“Bail-Bond” Dodd

Created by Norbert Davis

“Watch your step, my boy, down that way. It’s one of our most exclusive neighbourhoods. Exclusively bad… in this neighbourhood, at this time of night, I wouldn’t wait five minutes for the King of England. There’s guys around here that would cut your throat for a dime, and I mean ten cents.”
— a cabbie warns Dodd in “Murder in the Red”

Norbert Davis‘ wise-cracking bailbondsman and quasi-private eye WILLIAM “BAIL-BOND” DODD first appeared in the February 1940 issue of Dime Detective and went on to appear in seven more stories, full of all sorts of good stuff like great characters, decent, well thought-out mysteries, ratatatat plotting and witty, tough guy wordplay. And humour, too. One of my favourite pulp series, and well worth looking for.

Dodd lived in a twilight netherworld of cheap dives, flophouses, night courts, drunk tanks, holding cells and low-rent saloons populated by lowlifes, deadbeats and petty criminals whose crimes often took a turn beyond petty. At first glance, Dodds may not seem like much. He’s an easy-going guy, known around the courts and jails as a bit of a soft touch, with a plodding gait who wears horn-rims, patched over the nose-piece with white adhesive tape.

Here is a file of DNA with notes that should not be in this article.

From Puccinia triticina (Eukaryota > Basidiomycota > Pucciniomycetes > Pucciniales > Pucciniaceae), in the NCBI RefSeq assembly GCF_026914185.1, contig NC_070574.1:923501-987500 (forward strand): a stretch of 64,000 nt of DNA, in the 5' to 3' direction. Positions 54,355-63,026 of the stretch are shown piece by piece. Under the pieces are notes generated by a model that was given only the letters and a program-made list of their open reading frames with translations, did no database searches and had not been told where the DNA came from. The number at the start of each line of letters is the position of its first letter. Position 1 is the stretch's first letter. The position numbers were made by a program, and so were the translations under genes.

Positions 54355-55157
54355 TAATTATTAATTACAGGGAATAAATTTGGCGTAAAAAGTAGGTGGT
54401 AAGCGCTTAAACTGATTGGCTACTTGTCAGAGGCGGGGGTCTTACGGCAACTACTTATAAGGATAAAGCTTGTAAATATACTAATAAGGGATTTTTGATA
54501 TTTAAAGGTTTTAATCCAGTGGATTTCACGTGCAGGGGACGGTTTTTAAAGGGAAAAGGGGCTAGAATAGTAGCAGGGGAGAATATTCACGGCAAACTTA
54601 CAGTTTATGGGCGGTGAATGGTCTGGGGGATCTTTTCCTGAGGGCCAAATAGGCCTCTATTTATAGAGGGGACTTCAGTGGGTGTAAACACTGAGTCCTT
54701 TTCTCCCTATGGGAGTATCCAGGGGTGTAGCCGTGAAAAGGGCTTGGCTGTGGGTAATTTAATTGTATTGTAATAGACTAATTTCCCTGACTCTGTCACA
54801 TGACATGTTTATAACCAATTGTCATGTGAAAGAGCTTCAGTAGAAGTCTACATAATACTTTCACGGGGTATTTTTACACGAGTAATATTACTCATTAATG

But, in true pulp fashion, “Bail Bond” can handle it — he’s a tall hard-boiled kinda guy with “deceptively wide” shoulders (whatever they are), a keen mind, and a deep sense of loyalty to his friends and clients who are, invariably, a little on the peculiar side.

He’s often helped out in his adventures by his “runner,” Meekins, a small, mild-mannered, non-descript man who wears his hat at all times to hide bald spot, and who, all things considered, would rather goof off.

Pulpster Davis is best known for his stories about Doan & Carstairs, a diminuitive private eye and his gigantic dog that he won in a card game, and gumshoe/con artist/restauranteur Max Latin. He also created several other eyes for the pulps, including Max Clark, Mark Hull, Simeon Saxon, Ben Shaley and trust company investigator Just Plain Jones.


  • “Murder Down Deep” (February 1940; Dime Detective)
  • “Murder in the Red” (April 1940; Dime Detective)
  • “This Will Kill You!” (August 1940; Dime Detective)
  • “Come Up and Kill Me Some Time” (October 1941; Dime Detective)
  • “Have One on the House” (March 1942; Dime Detective)
  • “Who Said I Was Dead?” (August 1942; Dime Detective)
  • “You Bet Your Life” (September 1942; Dime Detective)
  • “Take It from Me” (December 1943; Dime Detective)


  • The Complete Cases of Bail-Bond Dodd, Vol. 1 (2015) Buy this book
  • The Complete Cases of Bail-Bond Dodd, Volume 2 (2019) | Buy this book
Respectfully submitted by Kevin Burton Smith.

2 thoughts on ““Bail-Bond” Dodd

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